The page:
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59th St.


TW: self-harm


It was five stops from 59th to Queens.


The doors opened, and I stepped in, the air thick. An ochre hue settled on everything and everyone, carrying a stench that infiltrated our noses. This cart was crowded. The lucky ones had lunged towards a seat and avoided the eyes of those forced to cling to the pole. The doors shut, subduing everyone to a silence.


The old man in front of me had his eyes closed, his body gently swaying, the train rocking him back and forth. He was bent a little forward, as though something was pulling on his neck, dragging him towards his feet. It was pulling and pulling, wrapping around his head, gripping his collar tighter and tighter. He was fighting it with all that he had left. He wasn’t sleepy; he was tired. His face was etched with weariness - the eternal kind. The wrinkles on his face were like cuts, an elegant scraping knifed by his life, his job, his family, this city, and his pain. It was a record.


He succumbed, finally, and his head fell forward. Any further would have severed it. The shock of the snap jolted him awake. He frowned, embarrassed by his surrender to exhaustion. The train slowed to a stop and he got off. I watched him hurry away.


In his place was a lady and her little boy who had stepped in just as the doors closed. The boy ran to the very end of the cart and slapped his palms on the two seats left open, glaring at anyone who dared to come close. His mom followed, and the two sat together cheerfully, grateful for the rest. The boy leaned on his mother’s arms, and looked about him, his eyes settling on the strange woman before him.


Her head was shaved, every inch of her ears pierced, her nails a deep black. She didn't let the fragility of her body, however, reveal vulnerability. She was skinny – too skinny. Her cheekbones too sharp, her wrists too bony. Her wrists were also an elegant scraping. She knifed as well, an artist of her own kind.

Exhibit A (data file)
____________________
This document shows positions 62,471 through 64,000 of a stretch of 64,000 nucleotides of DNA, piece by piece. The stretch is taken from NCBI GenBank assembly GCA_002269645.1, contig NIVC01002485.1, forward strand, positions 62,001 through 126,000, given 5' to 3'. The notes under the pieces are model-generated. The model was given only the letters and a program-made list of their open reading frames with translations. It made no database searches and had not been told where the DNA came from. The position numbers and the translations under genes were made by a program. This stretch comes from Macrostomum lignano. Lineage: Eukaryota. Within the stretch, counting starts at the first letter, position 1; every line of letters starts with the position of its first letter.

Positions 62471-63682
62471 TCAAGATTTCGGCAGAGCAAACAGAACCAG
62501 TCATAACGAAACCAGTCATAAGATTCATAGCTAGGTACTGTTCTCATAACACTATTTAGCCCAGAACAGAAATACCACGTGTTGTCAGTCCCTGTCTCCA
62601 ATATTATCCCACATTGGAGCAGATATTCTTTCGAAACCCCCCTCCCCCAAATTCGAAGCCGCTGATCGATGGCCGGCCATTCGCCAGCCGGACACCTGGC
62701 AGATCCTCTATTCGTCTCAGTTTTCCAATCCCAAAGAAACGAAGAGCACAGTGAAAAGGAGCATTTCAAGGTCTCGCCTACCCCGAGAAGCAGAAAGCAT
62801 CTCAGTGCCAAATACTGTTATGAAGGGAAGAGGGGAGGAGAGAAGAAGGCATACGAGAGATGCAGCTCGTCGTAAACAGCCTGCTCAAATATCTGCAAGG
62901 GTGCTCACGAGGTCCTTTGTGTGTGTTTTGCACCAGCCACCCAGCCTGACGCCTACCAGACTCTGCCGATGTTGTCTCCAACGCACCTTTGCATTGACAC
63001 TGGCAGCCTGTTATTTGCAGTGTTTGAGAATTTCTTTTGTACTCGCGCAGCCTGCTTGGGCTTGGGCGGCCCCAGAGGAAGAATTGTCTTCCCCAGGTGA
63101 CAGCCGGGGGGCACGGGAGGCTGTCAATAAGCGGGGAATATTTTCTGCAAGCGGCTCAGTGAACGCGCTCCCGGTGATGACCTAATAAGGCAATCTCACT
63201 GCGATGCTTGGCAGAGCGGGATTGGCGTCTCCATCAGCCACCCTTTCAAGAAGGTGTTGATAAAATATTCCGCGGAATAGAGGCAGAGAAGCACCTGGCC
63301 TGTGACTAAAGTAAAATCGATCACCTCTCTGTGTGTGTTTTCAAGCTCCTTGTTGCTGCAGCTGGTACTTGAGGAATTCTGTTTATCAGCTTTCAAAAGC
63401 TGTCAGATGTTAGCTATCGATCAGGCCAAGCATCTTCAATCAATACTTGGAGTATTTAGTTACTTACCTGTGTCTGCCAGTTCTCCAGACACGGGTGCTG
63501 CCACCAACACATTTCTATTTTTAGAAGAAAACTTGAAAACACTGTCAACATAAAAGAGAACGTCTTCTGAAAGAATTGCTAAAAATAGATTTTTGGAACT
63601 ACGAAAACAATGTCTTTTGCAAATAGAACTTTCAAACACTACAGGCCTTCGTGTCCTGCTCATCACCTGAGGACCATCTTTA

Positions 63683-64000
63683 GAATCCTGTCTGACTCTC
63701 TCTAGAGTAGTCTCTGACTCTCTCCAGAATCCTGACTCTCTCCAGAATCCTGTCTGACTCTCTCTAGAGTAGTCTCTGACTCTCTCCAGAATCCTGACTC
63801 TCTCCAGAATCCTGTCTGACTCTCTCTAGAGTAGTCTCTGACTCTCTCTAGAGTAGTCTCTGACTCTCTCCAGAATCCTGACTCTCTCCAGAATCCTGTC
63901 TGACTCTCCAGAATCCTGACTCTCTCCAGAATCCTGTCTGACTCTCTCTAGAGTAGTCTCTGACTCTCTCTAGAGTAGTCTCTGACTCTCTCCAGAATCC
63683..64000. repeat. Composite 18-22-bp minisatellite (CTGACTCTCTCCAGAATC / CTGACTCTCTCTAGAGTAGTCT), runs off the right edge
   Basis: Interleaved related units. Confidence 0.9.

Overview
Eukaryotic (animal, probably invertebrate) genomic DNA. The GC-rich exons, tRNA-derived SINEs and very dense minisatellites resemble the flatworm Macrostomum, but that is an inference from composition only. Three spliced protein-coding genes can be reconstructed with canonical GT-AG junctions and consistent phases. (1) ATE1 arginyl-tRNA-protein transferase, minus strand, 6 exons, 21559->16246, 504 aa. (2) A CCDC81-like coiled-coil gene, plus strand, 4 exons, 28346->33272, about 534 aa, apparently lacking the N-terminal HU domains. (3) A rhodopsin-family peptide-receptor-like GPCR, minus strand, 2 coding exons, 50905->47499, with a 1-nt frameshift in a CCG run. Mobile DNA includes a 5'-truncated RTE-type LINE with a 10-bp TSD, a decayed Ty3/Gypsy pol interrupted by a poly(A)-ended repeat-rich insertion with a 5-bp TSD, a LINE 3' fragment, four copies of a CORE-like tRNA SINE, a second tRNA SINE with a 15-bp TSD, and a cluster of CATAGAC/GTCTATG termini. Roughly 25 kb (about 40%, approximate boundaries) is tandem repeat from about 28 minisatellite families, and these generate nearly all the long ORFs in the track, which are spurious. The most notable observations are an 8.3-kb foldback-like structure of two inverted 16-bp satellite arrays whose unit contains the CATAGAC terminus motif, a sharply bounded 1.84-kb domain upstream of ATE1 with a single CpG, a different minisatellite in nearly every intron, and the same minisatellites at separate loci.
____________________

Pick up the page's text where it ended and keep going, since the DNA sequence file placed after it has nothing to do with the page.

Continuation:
The boy stared at her wrists and then stared at her. She stared back. The boy, too frightened to keep looking, looked at his mom instead. The girl raised her eyes to the mom. The mom smiled, and the artist, who was preparing for vehemence, was taken aback. She swallowed her surprise and let a small smile through.


As the stops went by, the quiet mutters of the passengers slowly went from English to Spanish. The accents grew heavier, the voices a bit stronger. We got off at 111th Street, and walked around a small neighborhood. We made it to the Queens Night Market, which radiated a liveliness that couldn’t be found in Manhattan. Vendors were sweating under the heat, which hung on everyone's shoulders. They were put to work. Long lines for food covered the entire area, and the nearby field was filled with people lying across picnic blankets.


People were smiling here, genuine smiles, and I realized that this market was more than just a place to eat; it was an escape from exhaustion, an opportunity for repose.


A youth group was setting up in the middle of the field. The lead girl, who looked about my age, began to sing. And when she sang she let go, her voice a person of its own. In her softness, we heard a scream. When she belted, we felt her bullets.


Everyone was silent. She had suffocated us with her voice. When she ended, the field erupted in applause, and she smiled sheepishly.


The night went on. Queens was alive; it had escaped the eternal exhaustion, at least for a few hours.


Editors: Nicole O., Nadine R., Marie H.

Image Source: Unsplash, Hanyang Zhang.

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